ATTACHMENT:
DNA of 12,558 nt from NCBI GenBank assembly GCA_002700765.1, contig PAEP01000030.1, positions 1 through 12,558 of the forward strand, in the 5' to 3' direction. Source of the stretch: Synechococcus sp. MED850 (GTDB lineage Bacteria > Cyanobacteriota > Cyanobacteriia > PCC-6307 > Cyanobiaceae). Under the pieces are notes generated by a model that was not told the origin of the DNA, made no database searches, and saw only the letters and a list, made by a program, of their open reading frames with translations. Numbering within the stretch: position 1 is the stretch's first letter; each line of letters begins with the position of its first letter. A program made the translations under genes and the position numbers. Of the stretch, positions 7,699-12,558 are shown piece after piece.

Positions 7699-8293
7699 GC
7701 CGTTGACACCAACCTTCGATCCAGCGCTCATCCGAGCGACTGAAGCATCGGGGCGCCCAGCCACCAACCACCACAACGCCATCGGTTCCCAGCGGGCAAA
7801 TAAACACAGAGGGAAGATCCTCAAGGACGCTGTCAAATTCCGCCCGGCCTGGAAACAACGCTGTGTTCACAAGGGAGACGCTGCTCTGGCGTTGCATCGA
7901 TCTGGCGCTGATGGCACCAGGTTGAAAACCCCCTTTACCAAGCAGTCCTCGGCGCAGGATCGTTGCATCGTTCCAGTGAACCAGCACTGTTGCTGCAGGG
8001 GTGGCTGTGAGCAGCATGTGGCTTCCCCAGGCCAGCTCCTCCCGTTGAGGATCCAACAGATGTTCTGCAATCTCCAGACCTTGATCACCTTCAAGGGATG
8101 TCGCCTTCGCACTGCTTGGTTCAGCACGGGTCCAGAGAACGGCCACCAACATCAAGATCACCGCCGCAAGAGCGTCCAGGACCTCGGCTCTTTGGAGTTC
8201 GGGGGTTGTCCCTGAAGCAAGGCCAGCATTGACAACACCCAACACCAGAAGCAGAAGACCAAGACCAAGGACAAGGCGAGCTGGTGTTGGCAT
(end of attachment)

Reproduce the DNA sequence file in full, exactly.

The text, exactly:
DNA of 12,558 nt from NCBI GenBank assembly GCA_002700765.1, contig PAEP01000030.1, positions 1 through 12,558 of the forward strand, in the 5' to 3' direction. Source of the stretch: Synechococcus sp. MED850 (GTDB lineage Bacteria > Cyanobacteriota > Cyanobacteriia > PCC-6307 > Cyanobiaceae). Under the pieces are notes generated by a model that was not told the origin of the DNA, made no database searches, and saw only the letters and a list, made by a program, of their open reading frames with translations. Numbering within the stretch: position 1 is the stretch's first letter; each line of letters begins with the position of its first letter. A program made the translations under genes and the position numbers. Of the stretch, positions 7,699-12,558 are shown piece after piece.

Positions 7699-8293
7699 GC
7701 CGTTGACACCAACCTTCGATCCAGCGCTCATCCGAGCGACTGAAGCATCGGGGCGCCCAGCCACCAACCACCACAACGCCATCGGTTCCCAGCGGGCAAA
7801 TAAACACAGAGGGAAGATCCTCAAGGACGCTGTCAAATTCCGCCCGGCCTGGAAACAACGCTGTGTTCACAAGGGAGACGCTGCTCTGGCGTTGCATCGA
7901 TCTGGCGCTGATGGCACCAGGTTGAAAACCCCCTTTACCAAGCAGTCCTCGGCGCAGGATCGTTGCATCGTTCCAGTGAACCAGCACTGTTGCTGCAGGG
8001 GTGGCTGTGAGCAGCATGTGGCTTCCCCAGGCCAGCTCCTCCCGTTGAGGATCCAACAGATGTTCTGCAATCTCCAGACCTTGATCACCTTCAAGGGATG
8101 TCGCCTTCGCACTGCTTGGTTCAGCACGGGTCCAGAGAACGGCCACCAACATCAAGATCACCGCCGCAAGAGCGTCCAGGACCTCGGCTCTTTGGAGTTC
8201 GGGGGTTGTCCCTGAAGCAAGGCCAGCATTGACAACACCCAACACCAGAAGCAGAAGACCAAGACCAAGGACAAGGCGAGCTGGTGTTGGCAT